It’s so common to force the mind to be in two places at once— circling through your to-do list while playing with your kids or scrolling through social media while attempting to do work. Although this “brain fog” may seem normal, it’s not ideal for concentration, focus or productivity. The brain is an amazing organ that is capable of so much when it’s firing on all cylinders. The good news is that boosting brain health and concentration levels is possible with a little help from the diet. Add these nutrients to your plate to banish brain fog once and for all.
Believe it or not, the human brain is made up of 50 to 60% fat, making it the fattiest organ in the body. Docosahexaenoic acid (DHA), a type of omega-3, is the most abundant fat in the brain. The body can only make omega-3’s in minimal amounts, so the best way to get them and nourish the brain is through the diet. In a recent study of more than 1500 participants, researchers found that those with DHA levels in the bottom 25% scored lower on tests of visual memory, problem solving and multitasking.
Other research has shown that higher intake of foods rich in another type of omega-3, alpha-linolenic acid (ALA), is related to better cognition in older adults. In addition, animal studies show a correlation between diets rich in ALA and improved learning and memory.
DHA is abundant in fatty fish, like salmon, trout, mackerel, cod, sardines and anchovies. Walnuts, chia seeds and flax seeds are rich in ALA.
Do you want to check if your cholesterol levels is causing your brain fog?
Free radicals are nasty unstable molecules that the body produces as a reaction to environmental stress. These free radicals do damage over time, but antioxidants work to prevent or slow that harm. There are thought to be hundreds or even thousands of antioxidants in existence, and all of them play an important role in health. Lutein and anthocyanins are two antioxidants supported by brain boosting research.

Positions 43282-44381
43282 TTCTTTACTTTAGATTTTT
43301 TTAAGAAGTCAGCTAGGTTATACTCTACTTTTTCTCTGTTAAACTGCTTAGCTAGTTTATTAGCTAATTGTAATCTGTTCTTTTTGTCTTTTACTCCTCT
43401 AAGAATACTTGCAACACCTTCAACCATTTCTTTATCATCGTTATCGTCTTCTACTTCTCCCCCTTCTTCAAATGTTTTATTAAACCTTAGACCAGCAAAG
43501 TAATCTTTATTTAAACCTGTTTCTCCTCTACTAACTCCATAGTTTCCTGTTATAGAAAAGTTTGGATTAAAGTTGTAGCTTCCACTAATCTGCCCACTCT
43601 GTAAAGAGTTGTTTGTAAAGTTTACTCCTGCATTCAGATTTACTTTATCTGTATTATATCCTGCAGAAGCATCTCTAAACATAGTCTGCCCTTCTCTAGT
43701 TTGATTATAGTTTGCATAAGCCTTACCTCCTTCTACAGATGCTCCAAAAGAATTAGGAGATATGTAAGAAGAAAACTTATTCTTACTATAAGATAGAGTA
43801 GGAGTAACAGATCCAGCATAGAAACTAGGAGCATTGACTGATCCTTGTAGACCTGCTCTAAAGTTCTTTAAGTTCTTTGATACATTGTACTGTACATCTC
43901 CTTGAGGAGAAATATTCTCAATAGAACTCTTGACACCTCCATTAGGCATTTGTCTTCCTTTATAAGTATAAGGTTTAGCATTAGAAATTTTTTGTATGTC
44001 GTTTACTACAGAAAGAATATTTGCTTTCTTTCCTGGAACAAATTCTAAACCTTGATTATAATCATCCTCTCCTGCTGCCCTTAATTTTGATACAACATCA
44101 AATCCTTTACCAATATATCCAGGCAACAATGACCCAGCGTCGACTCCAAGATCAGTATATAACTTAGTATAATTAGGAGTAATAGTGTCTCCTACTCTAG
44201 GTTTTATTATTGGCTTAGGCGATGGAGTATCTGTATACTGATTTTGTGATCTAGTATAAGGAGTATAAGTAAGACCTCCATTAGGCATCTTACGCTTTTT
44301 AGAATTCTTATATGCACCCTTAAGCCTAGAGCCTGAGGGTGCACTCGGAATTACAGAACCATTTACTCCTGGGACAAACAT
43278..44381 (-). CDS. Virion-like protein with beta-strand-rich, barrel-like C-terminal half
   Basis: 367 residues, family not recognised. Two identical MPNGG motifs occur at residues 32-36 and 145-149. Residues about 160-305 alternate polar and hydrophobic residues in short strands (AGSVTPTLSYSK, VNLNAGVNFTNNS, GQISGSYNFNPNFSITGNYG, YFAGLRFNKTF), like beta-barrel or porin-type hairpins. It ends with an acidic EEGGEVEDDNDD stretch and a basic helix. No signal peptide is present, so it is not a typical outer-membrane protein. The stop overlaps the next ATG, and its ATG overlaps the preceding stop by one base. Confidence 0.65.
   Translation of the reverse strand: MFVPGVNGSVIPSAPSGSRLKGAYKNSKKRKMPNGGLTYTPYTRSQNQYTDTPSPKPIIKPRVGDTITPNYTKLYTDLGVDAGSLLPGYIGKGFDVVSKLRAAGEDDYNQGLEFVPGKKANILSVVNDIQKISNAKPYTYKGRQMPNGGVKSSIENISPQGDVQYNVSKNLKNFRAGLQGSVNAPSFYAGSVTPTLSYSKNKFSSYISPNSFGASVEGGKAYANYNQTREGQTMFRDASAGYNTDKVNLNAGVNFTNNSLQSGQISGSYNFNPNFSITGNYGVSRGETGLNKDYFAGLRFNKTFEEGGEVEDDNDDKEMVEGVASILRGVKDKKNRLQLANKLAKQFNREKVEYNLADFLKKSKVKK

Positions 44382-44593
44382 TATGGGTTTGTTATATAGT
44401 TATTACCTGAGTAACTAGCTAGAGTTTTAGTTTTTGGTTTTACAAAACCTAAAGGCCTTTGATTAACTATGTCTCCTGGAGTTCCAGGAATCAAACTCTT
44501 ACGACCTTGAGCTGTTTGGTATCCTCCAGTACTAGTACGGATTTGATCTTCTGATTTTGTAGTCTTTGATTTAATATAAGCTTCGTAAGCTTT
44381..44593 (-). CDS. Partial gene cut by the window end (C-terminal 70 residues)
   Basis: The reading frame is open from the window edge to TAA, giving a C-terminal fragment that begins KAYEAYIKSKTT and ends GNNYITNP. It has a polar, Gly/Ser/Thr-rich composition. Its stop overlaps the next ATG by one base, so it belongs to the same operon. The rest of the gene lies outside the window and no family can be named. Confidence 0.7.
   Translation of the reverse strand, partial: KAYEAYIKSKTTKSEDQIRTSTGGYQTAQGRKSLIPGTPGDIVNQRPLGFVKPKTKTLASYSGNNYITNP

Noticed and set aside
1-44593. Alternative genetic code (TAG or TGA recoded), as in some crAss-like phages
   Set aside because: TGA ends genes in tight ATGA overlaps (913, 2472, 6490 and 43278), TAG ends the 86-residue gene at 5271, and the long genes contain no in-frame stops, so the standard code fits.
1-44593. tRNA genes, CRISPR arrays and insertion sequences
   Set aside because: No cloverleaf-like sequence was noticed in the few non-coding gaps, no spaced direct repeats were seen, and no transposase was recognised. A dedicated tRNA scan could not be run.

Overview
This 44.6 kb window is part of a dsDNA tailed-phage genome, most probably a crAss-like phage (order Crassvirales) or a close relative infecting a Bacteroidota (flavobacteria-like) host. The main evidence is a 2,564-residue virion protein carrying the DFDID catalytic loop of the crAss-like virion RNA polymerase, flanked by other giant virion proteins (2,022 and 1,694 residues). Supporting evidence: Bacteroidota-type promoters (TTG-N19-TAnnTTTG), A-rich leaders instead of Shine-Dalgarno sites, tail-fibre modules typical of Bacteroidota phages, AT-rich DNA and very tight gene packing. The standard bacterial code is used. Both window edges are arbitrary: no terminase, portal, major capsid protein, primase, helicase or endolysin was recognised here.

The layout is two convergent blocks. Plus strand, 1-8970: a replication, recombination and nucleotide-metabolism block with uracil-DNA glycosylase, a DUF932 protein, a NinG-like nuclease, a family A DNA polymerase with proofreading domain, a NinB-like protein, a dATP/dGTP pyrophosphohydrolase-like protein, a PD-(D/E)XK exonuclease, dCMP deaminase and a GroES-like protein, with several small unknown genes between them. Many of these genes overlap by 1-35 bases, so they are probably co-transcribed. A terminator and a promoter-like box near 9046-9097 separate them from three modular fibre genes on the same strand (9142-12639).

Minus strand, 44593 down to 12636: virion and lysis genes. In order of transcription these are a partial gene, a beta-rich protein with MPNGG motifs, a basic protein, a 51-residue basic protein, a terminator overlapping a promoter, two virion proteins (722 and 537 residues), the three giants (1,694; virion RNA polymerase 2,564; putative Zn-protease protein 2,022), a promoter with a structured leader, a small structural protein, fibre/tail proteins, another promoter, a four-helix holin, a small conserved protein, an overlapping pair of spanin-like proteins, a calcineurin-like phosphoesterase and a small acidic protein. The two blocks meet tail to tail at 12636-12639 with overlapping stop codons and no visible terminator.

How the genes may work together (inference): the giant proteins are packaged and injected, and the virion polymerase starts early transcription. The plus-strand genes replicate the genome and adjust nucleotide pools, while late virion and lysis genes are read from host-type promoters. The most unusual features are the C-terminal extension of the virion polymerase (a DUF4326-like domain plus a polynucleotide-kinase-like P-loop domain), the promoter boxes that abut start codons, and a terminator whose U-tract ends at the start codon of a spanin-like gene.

Lutein accumulates in the eye, and scientists have recently discovered that it also plays a role in the brain. New research in children suggests that lutein could have cognitive boosting capabilities and may even improve academic performance (5). As a matter of fact, recent research found that people who consume one lutein-rich avocado per day for six months experience significant improvements in cognition and memory. Lutein is found in eggs, avocados and leafy greens.
Anthocyanin is a type of flavonoid, otherwise known as a beneficial plant compound. Eating foods rich in anthocyanins, like blueberries, is associated with decreased age-related declines in mental functioning. Studies in older adults have found that eating one cup of fresh blueberries per day for three months is linked with improvements in cognition. Anthocyanins are found in other dark red or purple foods, like blackberries, cherries, eggplant or concord grapes.
3. B vitamins
B vitamins, including Vitamin B6, Vitamin B12 and folic acid, play an important role in brain health and concentration. B vitamins are known for their ability to lower homocysteine, an amino acid that is linked to cognitive decline.
A study in a group of elderly patients with mild cognitive impairment found that supplementing with high doses of Vitamins B6, B12 and folic acid for two years may decrease the rate of brain atrophy seen in the placebo group. In other words, these nutrients help you maintain brain health as you age. B vitamins are plentiful in foods like meat, eggs and leafy greens.
Do you want to check if your B12 levels are causing your brain fog?
4. Vitamin C
Due to a lifetime of stress on the brain, cognitive decline is thought to be a natural part of aging. But scientists have found that Vitamin C may protect against this cognitive decline. Research suggests that the levels of Vitamin C in the blood are positively associated with performance on tasks involving attention, focus, working memory, decision speed and recognition.
Luckily, Vitamin C is easy to get from fruits and vegetables, like citrus, bell peppers, strawberries, blueberries, leafy greens and more!
Microorganisms living in the gut, otherwise known as probiotics, have an impact on the brain. The relationship between the biochemical functioning of the brain and probiotics in the gut is called the gut-brain axis. In other words, keeping the gut happy with a healthy dose of probiotics can play a role on the brain.
Research in Alzheimer’s patients found that those who drank milk with four probiotic bacteria species for 12 weeks scored better on a cognitive test, as compared to those who drank regular milk. This is a new field of study, so more research is still needed. Yet, it doesn’t hurt to eat probiotic rich foods, like yogurt, kefir, sauerkraut, miso and tempeh.